I miss the days of pit bosses shaking my hand and asking if I had a nice flight. It just seemed more personal to me; like they wanted to gamble with me.

      Avatar
      Kentucky
      United States
      Member #32652
      February 14, 2006
      7310 Posts
      Offline
      Posted: November 21, 2014, 2:15 pm - IP Logged

      confused the auditors into believing the retailers must pay taxes on all the non-taxable tickets they cashed?

      This didn't happen. The auditors said nothing about <$600 prizes. The retailers who discounted reportable tickets did not report all of their reported winnings on their tax forms. That's it, not much more complicated than that. Guess I wasn't clear enough in my responses.

      Btw the auditors' report is here: http://www.audgen.michigan.gov/finalpdfs/14_15/r271045013.pdf

      You list generic locations but not any specific casinos, yet you expect me to do so? Okay, I'll bite.

      Just a few:

      • Sam's Town LA
      • Horseshoe LA
      • DiamondJacks LA
      • Maryland Live MD
      • Horseshoe MD
      • Hollywood MO
      • Rivers IL
      • Grand Vic IL
      • WinStar OK

      When was the last time you visited a casino? Doesn't really matter. This isn't a casino forum.

      P.S. In response to your below post: Pit bosses will still shake your hand and be sociable, maybe not in Vegas where they are busy but elsewhere they do. Whenever I visit I always get a smile, handshake, first-name basis, joking around, shooting the beans, comps, etc. As CT said it is an ego business

      You keep saying the retailers didn't report their winnings, but their winnings were reported to the IRS on a W2-G when they cashed the tickets. It's pretty obvious some didn't buy all the tickets just based on the volume, but it doesn't prove they bought them at a discount so someone could avoid back taxes, child support or whatever.

      And you're correct, it's not complicated because there is no W2-G issue on tickets valued undered $601 and without a paper trail impossible for the Michigan auditors to know who collected the winnngs. I can understand why it seems so complicated after looking at the website. They show the top prize on $1 scratch-offs and the table makes it look like the odds are around 4.75 to 1 to win the top prize.

      The good news is I gambled at Grand Vic several times and as recently as July 2014 when we stopped for a couple of hours. Since I didn't play any table games, I don't know if ID is required for play, but none was required for playing slots. It seems more likely to me that if a players card was required for play, people would be carded before going on the boat with the necessary paper work done outside the boat and not at the tables. It was on a Sunday and judging by the number of players, I seriously doubt two forms of ID including a picture ID was required to play table games. I didn't find any info on their website http://www.grandvictoriacasino.com/about-grand-victoria-casino/#top supporter your claim either.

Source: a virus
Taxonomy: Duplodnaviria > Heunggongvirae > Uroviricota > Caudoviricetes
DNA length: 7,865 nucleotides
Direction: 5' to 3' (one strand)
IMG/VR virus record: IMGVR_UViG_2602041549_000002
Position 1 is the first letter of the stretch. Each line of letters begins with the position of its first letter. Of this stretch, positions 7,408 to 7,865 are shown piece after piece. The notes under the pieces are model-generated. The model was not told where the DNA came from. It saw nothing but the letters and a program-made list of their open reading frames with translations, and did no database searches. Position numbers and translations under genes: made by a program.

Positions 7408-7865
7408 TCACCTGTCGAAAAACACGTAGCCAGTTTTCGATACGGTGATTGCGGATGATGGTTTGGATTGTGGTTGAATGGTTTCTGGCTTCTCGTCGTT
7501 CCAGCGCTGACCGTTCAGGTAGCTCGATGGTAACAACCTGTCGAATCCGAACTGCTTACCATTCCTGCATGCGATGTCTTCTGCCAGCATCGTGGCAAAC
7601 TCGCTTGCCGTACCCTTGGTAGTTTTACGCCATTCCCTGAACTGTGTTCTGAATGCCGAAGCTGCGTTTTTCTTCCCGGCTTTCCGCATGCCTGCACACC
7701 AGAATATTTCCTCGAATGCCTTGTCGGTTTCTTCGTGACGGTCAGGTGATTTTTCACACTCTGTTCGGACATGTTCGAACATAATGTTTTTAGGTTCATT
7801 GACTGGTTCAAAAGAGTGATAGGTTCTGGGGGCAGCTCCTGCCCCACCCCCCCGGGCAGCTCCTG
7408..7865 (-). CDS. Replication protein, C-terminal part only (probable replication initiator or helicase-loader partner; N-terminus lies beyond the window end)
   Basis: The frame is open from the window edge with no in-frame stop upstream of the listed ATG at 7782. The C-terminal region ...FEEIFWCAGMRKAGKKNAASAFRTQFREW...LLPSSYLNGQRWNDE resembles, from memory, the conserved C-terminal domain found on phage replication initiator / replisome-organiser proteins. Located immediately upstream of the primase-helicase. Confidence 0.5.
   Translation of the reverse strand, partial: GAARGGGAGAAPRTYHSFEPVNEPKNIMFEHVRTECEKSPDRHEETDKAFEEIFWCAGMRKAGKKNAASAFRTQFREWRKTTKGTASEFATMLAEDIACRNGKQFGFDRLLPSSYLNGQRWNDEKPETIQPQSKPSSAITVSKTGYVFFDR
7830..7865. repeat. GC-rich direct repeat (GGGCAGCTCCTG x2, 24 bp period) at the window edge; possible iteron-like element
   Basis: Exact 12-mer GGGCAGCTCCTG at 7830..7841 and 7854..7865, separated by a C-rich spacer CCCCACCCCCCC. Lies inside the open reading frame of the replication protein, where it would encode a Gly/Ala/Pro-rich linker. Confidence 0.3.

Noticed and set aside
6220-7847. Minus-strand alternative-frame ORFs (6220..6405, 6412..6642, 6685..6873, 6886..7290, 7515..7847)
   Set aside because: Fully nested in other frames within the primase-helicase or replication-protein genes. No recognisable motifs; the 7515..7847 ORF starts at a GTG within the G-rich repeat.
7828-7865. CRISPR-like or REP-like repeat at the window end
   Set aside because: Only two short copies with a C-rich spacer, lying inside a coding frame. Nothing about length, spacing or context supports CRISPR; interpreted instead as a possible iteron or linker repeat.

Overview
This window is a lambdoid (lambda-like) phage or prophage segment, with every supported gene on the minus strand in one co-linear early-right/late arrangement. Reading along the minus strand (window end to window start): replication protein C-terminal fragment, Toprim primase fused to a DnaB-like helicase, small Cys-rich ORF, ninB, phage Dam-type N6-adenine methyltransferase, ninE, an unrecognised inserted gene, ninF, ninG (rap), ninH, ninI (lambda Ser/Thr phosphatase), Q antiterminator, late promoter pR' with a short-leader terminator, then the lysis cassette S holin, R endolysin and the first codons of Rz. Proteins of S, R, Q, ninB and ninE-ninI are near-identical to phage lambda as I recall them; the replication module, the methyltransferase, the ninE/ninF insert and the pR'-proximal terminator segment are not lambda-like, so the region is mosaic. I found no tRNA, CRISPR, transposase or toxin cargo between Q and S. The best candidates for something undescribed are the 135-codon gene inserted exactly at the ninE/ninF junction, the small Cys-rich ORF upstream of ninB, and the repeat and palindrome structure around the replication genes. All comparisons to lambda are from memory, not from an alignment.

When you first mentioned it, I thought you may have visited some of the Missouri boats that had really weird regulations and logical to me that it's possible players cards are required to play. They gave me a boarding pass to get on a boat going nowhere pretending it was a cruise ship.

      My last visit was last week at the Horseshoe in Southern Indiana and even though I have a Platinum Total Rewards card, I'm not required to show it buy chips or to play at any table. The card is actually useless on poker tables because they don't comp poker play. I didn't need the card to play and win slightly over $400 and didn't need it to cash my chips.

      My disagreement was when you said "most casinos", but it doesn't surprise me that a few require ID just to play.

        LottoMetro's avatar - Lottery-024.jpg
        Happyland
        United States
        Member #146344
        September 1, 2013
        1129 Posts
        Offline
        Posted: November 21, 2014, 2:27 pm - IP Logged

        You keep saying the retailers didn't report their winnings, but their winnings were reported to the IRS on a W2-G when they cashed the tickets. It's pretty obvious some didn't buy all the tickets just based on the volume, but it doesn't prove they bought them at a discount so someone could avoid back taxes, child support or whatever.

        And you're correct, it's not complicated because there is no W2-G issue on tickets valued undered $601 and without a paper trail impossible for the Michigan auditors to know who collected the winnngs. I can understand why it seems so complicated after looking at the website. They show the top prize on $1 scratch-offs and the table makes it look like the odds are around 4.75 to 1 to win the top prize.

        The good news is I gambled at Grand Vic several times and as recently as July 2014 when we stopped for a couple of hours. Since I didn't play any table games, I don't know if ID is required for play, but none was required for playing slots. It seems more likely to me that if a players card was required for play, people would be carded before going on the boat with the necessary paper work done outside the boat and not at the tables. It was on a Sunday and judging by the number of players, I seriously doubt two forms of ID including a picture ID was required to play table games. I didn't find any info on their website http://www.grandvictoriacasino.com/about-grand-victoria-casino/#top supporter your claim either.